Today I received a question from a developer who is just starting on DD4T. He wants to have a page which consists of regular Tridion content but also contains a form. Being a .NET MVC developer he naturally wants to handle this form with a controller and various actions to handle GET and POST and perform validation as well as sending an email on successful submission.
I call this type of web page, which combines plain content with application logic, a ‘mixed’ or ‘hybrid’ page. DD4T was designed to handle such pages (as well as the more simple content pages). To understand how DD4T does this, you need to know that the framework uses controllers and actions on two different levels:
- The level of the page (just like in any MVC app)
- The level of the component presentation
Let’s start by looking at a very simple page, which does NOT contain any forms or other application logic:
As you see, there are two views involved to build this rather simple page. The controller and action are predefined by the framework – unless you override them, which I will explain later. The controller/action for the page retrieves the page from the Tridion broker and uses that as its model. The controller/action for the component uses the component as its model. All YOU need to do is write the views.
You may wonder how DD4T knows which views to call. This is achieved by configuring the name of the view in the metadata of the page template and component template.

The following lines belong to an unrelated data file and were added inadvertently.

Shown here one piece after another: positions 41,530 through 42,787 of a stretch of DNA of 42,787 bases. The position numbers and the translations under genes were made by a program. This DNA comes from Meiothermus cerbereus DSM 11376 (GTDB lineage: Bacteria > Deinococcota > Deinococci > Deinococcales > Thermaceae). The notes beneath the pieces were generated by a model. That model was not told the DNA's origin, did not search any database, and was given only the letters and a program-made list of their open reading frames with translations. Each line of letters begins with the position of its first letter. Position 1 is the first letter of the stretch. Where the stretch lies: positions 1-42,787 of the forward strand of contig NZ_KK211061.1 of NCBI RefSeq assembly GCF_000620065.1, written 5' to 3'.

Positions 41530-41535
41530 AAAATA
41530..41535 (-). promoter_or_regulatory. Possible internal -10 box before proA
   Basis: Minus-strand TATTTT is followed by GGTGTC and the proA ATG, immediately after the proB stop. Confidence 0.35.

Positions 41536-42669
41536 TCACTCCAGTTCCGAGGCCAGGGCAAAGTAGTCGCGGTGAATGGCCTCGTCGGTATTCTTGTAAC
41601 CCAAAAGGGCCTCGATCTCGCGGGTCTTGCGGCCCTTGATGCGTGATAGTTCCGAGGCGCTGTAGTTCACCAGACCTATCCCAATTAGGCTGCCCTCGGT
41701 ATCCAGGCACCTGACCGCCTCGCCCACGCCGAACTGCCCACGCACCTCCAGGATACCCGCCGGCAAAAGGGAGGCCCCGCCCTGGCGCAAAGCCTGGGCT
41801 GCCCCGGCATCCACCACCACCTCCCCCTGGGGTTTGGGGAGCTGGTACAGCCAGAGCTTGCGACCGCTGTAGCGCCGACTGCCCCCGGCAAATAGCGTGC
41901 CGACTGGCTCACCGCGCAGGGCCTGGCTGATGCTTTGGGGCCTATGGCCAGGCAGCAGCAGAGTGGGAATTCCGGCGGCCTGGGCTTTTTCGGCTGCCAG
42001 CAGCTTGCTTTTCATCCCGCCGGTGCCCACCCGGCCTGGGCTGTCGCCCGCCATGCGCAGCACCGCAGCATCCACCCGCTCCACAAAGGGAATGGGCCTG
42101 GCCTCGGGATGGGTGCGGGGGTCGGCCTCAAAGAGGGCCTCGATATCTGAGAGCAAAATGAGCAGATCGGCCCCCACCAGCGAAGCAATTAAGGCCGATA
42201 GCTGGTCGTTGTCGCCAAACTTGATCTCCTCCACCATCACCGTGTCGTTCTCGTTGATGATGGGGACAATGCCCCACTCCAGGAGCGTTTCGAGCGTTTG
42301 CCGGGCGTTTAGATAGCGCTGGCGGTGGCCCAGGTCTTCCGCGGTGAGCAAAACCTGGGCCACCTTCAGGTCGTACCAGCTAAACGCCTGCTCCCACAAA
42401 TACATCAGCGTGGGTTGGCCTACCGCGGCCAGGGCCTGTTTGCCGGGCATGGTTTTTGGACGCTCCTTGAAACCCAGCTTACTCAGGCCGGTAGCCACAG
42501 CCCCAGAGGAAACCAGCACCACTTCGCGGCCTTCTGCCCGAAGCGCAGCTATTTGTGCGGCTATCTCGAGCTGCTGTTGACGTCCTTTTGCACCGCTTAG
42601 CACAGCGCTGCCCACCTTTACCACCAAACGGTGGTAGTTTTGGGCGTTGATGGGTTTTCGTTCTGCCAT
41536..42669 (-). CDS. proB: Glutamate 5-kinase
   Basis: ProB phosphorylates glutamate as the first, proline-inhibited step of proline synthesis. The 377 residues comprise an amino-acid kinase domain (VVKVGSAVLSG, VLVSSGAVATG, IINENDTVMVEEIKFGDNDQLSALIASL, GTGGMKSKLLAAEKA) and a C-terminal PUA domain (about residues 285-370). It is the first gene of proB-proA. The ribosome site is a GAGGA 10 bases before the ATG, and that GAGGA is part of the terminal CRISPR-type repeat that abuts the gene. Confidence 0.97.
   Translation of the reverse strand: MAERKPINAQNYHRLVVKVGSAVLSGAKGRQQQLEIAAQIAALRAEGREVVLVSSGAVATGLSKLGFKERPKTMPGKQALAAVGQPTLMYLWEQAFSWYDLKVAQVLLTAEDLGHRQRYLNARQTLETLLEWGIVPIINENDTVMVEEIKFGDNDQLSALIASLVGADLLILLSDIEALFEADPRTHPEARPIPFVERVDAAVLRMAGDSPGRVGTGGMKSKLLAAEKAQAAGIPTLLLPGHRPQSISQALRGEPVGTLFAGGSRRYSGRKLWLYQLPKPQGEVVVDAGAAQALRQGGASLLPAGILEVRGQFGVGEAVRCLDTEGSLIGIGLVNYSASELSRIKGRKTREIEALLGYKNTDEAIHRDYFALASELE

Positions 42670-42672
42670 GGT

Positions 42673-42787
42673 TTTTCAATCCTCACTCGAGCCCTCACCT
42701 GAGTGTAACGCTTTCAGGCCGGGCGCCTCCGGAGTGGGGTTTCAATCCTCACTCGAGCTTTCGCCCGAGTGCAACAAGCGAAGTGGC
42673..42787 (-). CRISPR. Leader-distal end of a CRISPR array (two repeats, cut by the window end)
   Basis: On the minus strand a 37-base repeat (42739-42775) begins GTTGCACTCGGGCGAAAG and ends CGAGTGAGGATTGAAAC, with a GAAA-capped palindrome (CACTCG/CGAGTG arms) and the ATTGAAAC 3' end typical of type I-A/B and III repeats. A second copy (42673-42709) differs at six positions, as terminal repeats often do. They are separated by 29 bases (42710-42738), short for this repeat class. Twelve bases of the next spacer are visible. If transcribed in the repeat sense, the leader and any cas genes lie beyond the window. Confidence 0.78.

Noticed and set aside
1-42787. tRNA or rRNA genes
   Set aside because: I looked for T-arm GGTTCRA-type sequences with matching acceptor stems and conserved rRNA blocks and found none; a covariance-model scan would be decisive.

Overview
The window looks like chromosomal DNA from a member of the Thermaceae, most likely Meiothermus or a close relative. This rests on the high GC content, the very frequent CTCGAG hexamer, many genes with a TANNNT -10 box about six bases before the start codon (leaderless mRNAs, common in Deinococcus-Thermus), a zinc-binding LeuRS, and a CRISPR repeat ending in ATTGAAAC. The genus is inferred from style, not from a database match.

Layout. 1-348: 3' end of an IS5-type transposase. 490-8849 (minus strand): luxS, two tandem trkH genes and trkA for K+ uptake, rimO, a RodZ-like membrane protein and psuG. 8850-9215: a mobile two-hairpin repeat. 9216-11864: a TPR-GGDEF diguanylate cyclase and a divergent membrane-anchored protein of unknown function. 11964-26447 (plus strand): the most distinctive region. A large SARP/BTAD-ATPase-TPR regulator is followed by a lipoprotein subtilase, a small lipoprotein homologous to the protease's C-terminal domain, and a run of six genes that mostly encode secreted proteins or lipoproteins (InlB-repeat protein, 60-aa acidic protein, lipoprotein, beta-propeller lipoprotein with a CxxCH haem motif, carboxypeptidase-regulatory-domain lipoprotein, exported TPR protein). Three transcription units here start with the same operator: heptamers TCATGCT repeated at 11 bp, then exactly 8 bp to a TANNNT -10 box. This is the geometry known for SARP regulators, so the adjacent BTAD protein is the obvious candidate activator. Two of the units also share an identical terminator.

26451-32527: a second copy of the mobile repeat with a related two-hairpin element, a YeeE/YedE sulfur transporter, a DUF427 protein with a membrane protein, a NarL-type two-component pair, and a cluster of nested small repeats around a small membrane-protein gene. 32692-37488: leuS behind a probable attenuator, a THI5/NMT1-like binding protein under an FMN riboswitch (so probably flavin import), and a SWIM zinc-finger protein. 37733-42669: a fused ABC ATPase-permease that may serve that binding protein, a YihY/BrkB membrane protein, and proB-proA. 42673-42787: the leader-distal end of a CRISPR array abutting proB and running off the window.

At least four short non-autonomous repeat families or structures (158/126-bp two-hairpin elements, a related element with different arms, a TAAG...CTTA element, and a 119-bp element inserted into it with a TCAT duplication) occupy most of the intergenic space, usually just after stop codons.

Now I’m coming back to the question of mixed pages. A mixed page has application logic as well as plain content. To handle application logic in MVC, you need a controller and an action. For example: you might want to display a form when the method is GET, and validate it when the method is POST.
In a diagram, this is how it will look:
The page now contains two component presentations: one that represents (and contains) just plain content and another one that represents the form. The neat thing is that your custom action will automatically be called by DD4T. All you need to do is configure your custom controller and action using metadata on the component template. So instead of just specifying a view, you will now have to specify a controller and action as well.
Advantages of this ‘mixed page’ approach:
- Tridion stays in control of the URL
- Editors can decide where to put a form, and which other pieces of content to put next to it
- The placement of the form and other pieces of content is handled by the exact same view as on normal pages, so you do not have to do extra coding.
- All MVC functionality like model binding and validation are fully supported